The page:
words & photography :: Ben Haggar
Gearing up with layers of fleece, down, neoprene hoods and astronaut-esque gloves air locking into his dry suit, Josh Korman, Ph.D. and fish expert, and his team of biologists are in for a cold day on the river. The water and air temperatures are only a few degrees above freezing, but what’s a little discomfort in the pursuit of science?
It takes a special kind of dedication and love for fish to jump into the Cheakamus River in search of steelhead—a curious piscis that straddles the line between salmonid and trout—before the snowmelt runoff clouds up the water in early spring. Steelhead are clever and skittish fish, so having at least 5m of visibility is key to successful spotting.
The fishy game of cat and mouse begins south of the Cheakamus Canyon, in a region where the river flow relaxes to a more manageable Class 2 whitewater. The 14-kilometre swim will take around 4-5 hours, and Korman’s team of three might have 30 steelhead sightings each. While their float-and-see methods are simple, the issue they are studying is slightly more complex.
Back in the 1950s BC Hydro created the Daisy Lake diversion dam. The agreement was that Hydro could take 55 per cent of the water flowing into the lower Cheakamus River and put it through the turbines, spitting it out into the Squamish River. It was a controversial decision to take more than half the water out of the Cheakamus, changing the timing and hydrology of a river which had no data regarding fish or any other animal habitat considerations. In its day, the Daisy Lake dam was a decent player in hydro generation, but now only contributes about 1.5 per cent of BC’s electricity.
Fast forward to the late ‘90s, the Ministry of Environment did some accounting and found that Hydro was taking more water from the Cheakamus than originally allowed, which led to the implementation of the Water Usage Planning Process (WUPP). WUPP seeks to strike a balance between competing uses of water, where the numbers for volumes of water being held up or diverted are based around actual scientific data regarding the health of the rivers that are being used for profit.
Korman does escapement studies—enumerating how many steelhead are returning to the river each year to gauge the health of the Cheakamus population, which is estimated at around 500-800 fish.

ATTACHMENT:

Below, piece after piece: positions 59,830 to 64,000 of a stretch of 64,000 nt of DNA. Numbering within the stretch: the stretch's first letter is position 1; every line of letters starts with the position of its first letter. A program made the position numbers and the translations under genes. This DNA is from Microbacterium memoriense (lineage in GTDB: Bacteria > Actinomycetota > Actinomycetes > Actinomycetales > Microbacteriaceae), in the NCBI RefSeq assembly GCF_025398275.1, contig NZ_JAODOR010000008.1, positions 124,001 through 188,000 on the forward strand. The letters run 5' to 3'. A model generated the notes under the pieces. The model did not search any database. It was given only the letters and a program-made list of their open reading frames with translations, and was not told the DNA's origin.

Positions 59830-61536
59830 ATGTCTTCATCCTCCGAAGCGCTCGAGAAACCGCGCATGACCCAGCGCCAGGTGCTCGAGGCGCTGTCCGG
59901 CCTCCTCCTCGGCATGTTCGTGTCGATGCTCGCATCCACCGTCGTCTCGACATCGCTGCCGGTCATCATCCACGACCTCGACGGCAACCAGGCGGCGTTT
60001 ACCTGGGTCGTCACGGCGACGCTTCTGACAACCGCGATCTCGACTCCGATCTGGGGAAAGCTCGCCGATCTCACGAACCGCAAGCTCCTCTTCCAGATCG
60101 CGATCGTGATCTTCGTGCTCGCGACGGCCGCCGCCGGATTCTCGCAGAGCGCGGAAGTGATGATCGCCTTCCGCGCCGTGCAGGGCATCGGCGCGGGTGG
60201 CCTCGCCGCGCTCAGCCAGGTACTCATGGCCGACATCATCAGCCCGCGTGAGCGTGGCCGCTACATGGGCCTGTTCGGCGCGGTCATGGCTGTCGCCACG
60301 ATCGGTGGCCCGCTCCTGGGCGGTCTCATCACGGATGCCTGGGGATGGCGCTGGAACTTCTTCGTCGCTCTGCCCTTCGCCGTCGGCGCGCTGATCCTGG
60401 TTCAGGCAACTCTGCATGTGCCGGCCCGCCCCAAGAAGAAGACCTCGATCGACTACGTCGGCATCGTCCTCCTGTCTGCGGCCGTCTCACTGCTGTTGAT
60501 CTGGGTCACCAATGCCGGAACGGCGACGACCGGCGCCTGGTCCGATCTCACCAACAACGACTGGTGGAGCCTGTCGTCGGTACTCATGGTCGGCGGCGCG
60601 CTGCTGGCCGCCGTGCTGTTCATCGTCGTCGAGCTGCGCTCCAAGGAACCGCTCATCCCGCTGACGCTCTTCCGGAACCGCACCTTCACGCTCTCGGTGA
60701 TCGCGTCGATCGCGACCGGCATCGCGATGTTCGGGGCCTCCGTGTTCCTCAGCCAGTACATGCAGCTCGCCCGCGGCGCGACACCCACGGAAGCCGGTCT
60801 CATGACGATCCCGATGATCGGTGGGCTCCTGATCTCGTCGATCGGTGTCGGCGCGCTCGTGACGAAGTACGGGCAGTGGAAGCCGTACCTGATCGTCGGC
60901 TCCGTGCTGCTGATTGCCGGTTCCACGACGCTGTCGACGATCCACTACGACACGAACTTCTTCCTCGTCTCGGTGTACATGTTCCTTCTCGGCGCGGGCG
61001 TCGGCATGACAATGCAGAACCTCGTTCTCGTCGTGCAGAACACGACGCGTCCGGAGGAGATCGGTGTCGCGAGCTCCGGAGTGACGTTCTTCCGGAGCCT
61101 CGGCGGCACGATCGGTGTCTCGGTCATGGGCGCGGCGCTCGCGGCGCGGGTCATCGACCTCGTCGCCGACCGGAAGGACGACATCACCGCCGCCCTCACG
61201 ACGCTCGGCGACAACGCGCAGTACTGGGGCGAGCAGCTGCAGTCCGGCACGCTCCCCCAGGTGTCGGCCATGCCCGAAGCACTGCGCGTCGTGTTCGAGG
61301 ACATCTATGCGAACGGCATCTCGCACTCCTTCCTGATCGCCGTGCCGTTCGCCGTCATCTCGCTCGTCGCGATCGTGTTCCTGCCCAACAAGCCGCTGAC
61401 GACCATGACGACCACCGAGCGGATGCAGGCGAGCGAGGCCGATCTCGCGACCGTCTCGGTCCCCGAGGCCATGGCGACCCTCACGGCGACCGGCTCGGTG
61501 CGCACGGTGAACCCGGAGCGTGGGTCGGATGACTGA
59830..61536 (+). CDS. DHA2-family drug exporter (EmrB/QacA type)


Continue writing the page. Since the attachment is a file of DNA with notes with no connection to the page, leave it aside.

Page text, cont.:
“In wide rivers, swimming is the only way to get accurate counts of adult fish,” he says. “You can’t put gates or fences across big rivers like the Cheakamus, so three of us will fan out across the river and visually count the fish. Depending on water clarity and other factors, we can get population estimates based how many fish we see in the river that day.”
After nearly 20 years, Korman’s swim data is the only longstanding research that enables biologists to see a longer-term picture for steelhead. And that picture suggests the current flow regime has had a negative effect on the population.
Steelhead are a priority species because they spend more time—up to two or three years—in the river than other residents like pink or chum salmon which migrate out to sea much earlier. Steelhead utilize some of the best survival skills from their salmon cousins, like journeying to salt water to grow in size and strength, but also maintain the capacity to survive solely in fresh water and reproduce more than once—traits more common to rainbow trout. This combination, the best of both worlds, makes for a beautiful fish that is highly-prized by anglers and a perfect gauge of the health of the river.
Presently, the WUPP is in the review phase with the ultimate decision to be made by the Department of Fisheries and Oceans (DFO), the Ministry of the Environment (MOTE), and BC Hydro. Government agencies are tricky entities: federal governments can change every four years, and so can their priorities. Past cuts to DFO and MOTE funding, combined with people sitting in the federal committees that have neither the experience nor the longevity and historical knowledge to properly judge the issues has not made it easy for fish in BC. As a crown corporation, BC Hydro’s focus on profit and customer affordability over stewardship doesn’t help either.
Case in point: 2019 will be the final year of funding for Korman’s Cheakamus project unless the government moves to prioritize long term monitoring of fish stocks and taking care of rivers being used for resource and profit.
Whether a more natural flow cycle (which would have periods of flood and drought), or keeping the minimum required flow is chosen, it’s researchers like Korman braving ice cream headaches in frigid waters that provide hard factual data in hopes that governing bodies can find a balance between recreation, resource and the environment. Whether Canada’s elected officials will act or not… that’s an entirely other upstream battle. —ML